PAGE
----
Leicester City suffered heartbreak on the final day of the Premier League season, but they can still hold their heads high.
It was the second season in the row that Brendan Rodgers’ side have spent virtually the entire season in the top four, only to just drop out at the final hurdle.
With Chelsea losing to Aston Villa, a win would have been enough to secure a top-four finish, but they ultimately crumbled and squandered the lead twice in a 4-2 defeat to Tottenham.
Leicester have spent 242 days in the top four this season, more than another side – including champions Manchester City – and yet still managed to slip up.
There is still some good news though, as they ended the season as the FA Cup winners and will still have the Europa League to look forward to next campaign.
Leicester’s Best Wasn’t Enough…Again!
Brendan Rodgers has done a brilliant job at Leicester City this season. The Irishman led his side to a maiden FA Cup victory last week. Despite that, it would be heartbreaking for the Foxes to miss out on a top-4 finish despite their consistent performances all season.
Taking into consideration the hard work put in all season, challenge from rivals clubs and having to overcome some injury problems.
It is important to note this is the second time in a row the foxes are having to go through such disappointment, and it begs the question if they can have the mental strength to go for it again next season.
Ranger’s legend McCoist had this to say about Leicester “It’s a brilliant season tinged with a bit of disappointment”.
“It would have been a phenomenal season had they finished in the top four. I think it’s only a very good one, as crazy as that may sound.
“Some of the scenes after the game at Wembley with Chelsea after Tielemans’ goal were just remarkable, with the owner hugging the cup like a baby.
“Obviously, everybody’s thoughts were elsewhere with the tragedy that happened a few years prior to it. “It would be wrong not to mention the disappointment of not finishing in the top four. They had a massive opportunity.
“Is it tinged with a little bit of disappointment? Of course. We all want more and every success that is available to us. “I stand by it, Brendan Rodgers has done a fantastic job and his team should be very, very proud of their season.”
Brendan Rodgers Staying Positive
Rodgers admitted he was ‘bitterly disappointed’ by Leicester’s final position in that has been – on the whole – an impressive season for the Foxes.
But the Northern Irishman was trying to focus on the positives.
“I feel emotional now that we have just missed out but that motivates me, even more, to be here and to try to help the club and push them up towards that level,” said the boss, who publicly rejected links to the Tottenham job.
“I’m bitterly disappointed, it hurts at the minute and probably will for a few days but I know when l look back over the season and reflect on what players have given I will have great pride in what they have achieved.
“We have just missed out at the very end but we created history and we keep making steps forward.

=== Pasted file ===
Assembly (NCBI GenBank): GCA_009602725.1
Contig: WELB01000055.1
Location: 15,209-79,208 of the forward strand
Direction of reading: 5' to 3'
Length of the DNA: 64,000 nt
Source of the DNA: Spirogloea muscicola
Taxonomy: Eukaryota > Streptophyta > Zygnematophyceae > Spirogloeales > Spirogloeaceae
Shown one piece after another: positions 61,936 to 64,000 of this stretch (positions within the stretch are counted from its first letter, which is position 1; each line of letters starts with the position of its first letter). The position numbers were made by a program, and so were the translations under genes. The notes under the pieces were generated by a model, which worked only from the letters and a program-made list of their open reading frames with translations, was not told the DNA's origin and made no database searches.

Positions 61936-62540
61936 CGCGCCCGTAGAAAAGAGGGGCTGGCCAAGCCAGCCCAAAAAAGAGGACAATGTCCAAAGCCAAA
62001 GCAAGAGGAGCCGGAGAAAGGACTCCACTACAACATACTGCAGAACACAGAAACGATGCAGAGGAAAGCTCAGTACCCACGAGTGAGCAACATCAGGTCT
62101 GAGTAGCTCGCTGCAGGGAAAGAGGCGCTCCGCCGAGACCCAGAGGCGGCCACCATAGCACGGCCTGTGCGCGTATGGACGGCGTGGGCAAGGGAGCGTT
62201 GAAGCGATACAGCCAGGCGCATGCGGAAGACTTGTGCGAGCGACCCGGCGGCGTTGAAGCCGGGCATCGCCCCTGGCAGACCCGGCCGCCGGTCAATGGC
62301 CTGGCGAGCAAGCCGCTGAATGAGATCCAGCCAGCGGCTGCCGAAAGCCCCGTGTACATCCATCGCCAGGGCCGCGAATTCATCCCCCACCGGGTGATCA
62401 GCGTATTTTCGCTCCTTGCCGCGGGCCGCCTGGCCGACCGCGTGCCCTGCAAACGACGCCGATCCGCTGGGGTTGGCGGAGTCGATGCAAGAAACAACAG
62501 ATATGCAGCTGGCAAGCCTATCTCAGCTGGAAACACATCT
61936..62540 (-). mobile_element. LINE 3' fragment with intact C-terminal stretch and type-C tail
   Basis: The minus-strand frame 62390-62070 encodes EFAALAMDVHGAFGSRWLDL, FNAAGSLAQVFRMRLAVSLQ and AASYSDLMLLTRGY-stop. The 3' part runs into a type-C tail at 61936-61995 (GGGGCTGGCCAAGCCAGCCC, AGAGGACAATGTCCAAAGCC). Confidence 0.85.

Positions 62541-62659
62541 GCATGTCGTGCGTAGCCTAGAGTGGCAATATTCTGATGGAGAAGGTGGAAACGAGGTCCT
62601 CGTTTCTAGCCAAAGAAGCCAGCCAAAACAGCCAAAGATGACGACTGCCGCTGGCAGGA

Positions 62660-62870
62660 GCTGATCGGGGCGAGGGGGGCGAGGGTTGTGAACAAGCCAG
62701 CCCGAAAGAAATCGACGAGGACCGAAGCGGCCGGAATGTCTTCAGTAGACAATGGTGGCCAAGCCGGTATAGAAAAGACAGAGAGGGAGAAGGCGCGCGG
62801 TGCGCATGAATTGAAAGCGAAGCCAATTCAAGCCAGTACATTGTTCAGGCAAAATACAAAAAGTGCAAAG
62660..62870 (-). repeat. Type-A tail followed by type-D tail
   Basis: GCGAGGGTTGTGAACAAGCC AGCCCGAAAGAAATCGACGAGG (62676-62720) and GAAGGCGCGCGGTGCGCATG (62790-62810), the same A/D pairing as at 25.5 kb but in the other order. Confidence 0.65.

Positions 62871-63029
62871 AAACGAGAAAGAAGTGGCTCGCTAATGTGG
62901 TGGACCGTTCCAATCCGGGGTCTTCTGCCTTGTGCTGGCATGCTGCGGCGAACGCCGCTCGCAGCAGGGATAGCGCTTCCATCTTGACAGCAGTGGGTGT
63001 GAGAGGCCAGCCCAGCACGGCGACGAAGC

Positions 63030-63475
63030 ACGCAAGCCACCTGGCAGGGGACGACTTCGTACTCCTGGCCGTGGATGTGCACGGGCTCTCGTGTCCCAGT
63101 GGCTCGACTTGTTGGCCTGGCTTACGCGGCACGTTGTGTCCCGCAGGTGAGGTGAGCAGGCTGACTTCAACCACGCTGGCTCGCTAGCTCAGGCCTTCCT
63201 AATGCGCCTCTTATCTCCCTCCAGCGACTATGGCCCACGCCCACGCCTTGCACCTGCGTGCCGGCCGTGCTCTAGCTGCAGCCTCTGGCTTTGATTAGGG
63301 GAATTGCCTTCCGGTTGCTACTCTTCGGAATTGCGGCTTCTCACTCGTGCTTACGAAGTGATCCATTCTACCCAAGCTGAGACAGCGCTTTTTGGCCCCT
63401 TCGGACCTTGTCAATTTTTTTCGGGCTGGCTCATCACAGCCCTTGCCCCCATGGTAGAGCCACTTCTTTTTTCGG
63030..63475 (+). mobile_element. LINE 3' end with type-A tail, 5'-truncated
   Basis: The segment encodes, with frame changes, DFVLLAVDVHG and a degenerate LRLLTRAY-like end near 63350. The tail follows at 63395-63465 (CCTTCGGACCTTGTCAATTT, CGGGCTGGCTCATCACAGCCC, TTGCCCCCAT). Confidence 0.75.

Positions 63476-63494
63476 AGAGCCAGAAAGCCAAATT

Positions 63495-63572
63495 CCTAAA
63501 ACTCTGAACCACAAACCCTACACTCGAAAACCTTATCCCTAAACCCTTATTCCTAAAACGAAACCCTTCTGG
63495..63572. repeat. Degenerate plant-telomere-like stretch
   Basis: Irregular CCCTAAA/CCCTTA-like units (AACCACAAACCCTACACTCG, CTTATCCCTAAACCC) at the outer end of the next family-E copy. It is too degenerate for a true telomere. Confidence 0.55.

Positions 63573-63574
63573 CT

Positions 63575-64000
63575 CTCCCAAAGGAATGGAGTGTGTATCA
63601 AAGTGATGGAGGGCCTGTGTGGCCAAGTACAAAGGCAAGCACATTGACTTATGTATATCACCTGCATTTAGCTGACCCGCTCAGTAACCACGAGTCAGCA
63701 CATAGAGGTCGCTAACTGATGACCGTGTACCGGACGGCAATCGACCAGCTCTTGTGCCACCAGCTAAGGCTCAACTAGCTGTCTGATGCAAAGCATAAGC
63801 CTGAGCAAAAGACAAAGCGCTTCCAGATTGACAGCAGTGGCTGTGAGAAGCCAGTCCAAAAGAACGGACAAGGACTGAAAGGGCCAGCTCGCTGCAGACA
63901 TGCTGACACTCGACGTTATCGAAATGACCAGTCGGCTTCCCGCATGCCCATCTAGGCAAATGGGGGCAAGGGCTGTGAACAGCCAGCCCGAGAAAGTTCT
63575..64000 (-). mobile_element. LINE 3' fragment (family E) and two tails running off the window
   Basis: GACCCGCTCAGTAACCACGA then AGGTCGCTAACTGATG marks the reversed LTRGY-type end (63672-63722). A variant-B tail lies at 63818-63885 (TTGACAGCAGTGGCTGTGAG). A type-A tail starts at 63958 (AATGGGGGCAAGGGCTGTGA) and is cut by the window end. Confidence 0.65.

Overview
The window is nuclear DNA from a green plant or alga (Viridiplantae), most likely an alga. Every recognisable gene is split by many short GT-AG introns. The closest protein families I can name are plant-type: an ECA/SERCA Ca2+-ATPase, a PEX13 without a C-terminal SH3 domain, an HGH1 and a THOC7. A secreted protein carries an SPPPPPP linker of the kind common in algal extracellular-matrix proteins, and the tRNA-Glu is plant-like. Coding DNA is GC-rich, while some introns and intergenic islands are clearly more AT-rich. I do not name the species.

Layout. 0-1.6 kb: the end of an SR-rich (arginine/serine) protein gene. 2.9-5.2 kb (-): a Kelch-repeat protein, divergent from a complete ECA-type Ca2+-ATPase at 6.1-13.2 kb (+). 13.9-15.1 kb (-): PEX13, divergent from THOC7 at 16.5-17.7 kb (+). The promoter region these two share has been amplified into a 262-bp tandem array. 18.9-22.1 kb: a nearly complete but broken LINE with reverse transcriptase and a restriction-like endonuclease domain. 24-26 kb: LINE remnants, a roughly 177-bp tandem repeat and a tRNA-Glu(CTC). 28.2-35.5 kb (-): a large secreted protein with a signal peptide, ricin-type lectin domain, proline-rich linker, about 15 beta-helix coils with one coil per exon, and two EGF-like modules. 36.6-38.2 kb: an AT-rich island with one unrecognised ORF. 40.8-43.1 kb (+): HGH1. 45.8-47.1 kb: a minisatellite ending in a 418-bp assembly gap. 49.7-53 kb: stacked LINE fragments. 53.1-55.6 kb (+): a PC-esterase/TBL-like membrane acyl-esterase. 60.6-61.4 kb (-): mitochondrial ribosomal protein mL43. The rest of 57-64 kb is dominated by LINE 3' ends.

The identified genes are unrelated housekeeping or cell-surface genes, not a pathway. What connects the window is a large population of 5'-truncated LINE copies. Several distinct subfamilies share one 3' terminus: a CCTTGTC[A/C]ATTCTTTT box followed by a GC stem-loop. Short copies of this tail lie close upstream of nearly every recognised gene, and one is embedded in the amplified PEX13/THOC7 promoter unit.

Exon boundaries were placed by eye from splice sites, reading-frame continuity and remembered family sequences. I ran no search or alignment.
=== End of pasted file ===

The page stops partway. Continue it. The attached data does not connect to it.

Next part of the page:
“We have been playing football for two years. When we started we were probably a mid-table team but now we are challenging the elite teams in the division and we can fight for trophies and we have won one.
“Huge effort and we have to take medicine but we will be ready to come back, push, fight again and have another push.”
To call it a failure is extreme and a little soap opera, the reason these top four are so strong isn’t just because they’re the richest and biggest and best. It’s because of how that plays out over a season: the squad depth, the resilience, and flexibility that comes along with it.
What Makes These “Elite” Teams Different
That’s why City can whip up a new, best-in-continent way of playing on the fly after discovering that pandemic football is a different problem.
That’s why Liverpool, with a defence made up of two rotating doors, can pull themselves into the top four on the back of their goalscoring and Nat Phillips’ big headers and Jurgen Klopp’s big hugs.
That’s why Chelsea can switch manager, tactics, and approach mid-season, and ride Jorginho’s penalties back to par.
Big clubs bounce back better because they’ve paid for all the added features: heated seats, tinted windows, and a Diogo Jota to go with the best front three in the league.
So as much as it’s tempting to ascribe this to some inherent weakness in Brendan Rodgers’s teams, a psychic brittleness deep at the heart of his methods, we could just as easily say that falling away at the end of the season is what happens when clubs that don’t quite have the resources reach the end of a long campaign.
Everybody’s just that little bit more knackered, and all the alternatives are just that little bit less effective.
To be a big club is to be able to ride out a crisis without having to entirely tear things down and rebuild from scratch. This isn’t to downplay the scale of Liverpool’s collapse — they’ve given up 30 points on last season — or City’s achievement. Or to say that Leicester couldn’t have held on to the Champions League spot: just don’t lose to Newcastle, lads. But even if they had, next season would have seen all the big clubs come again.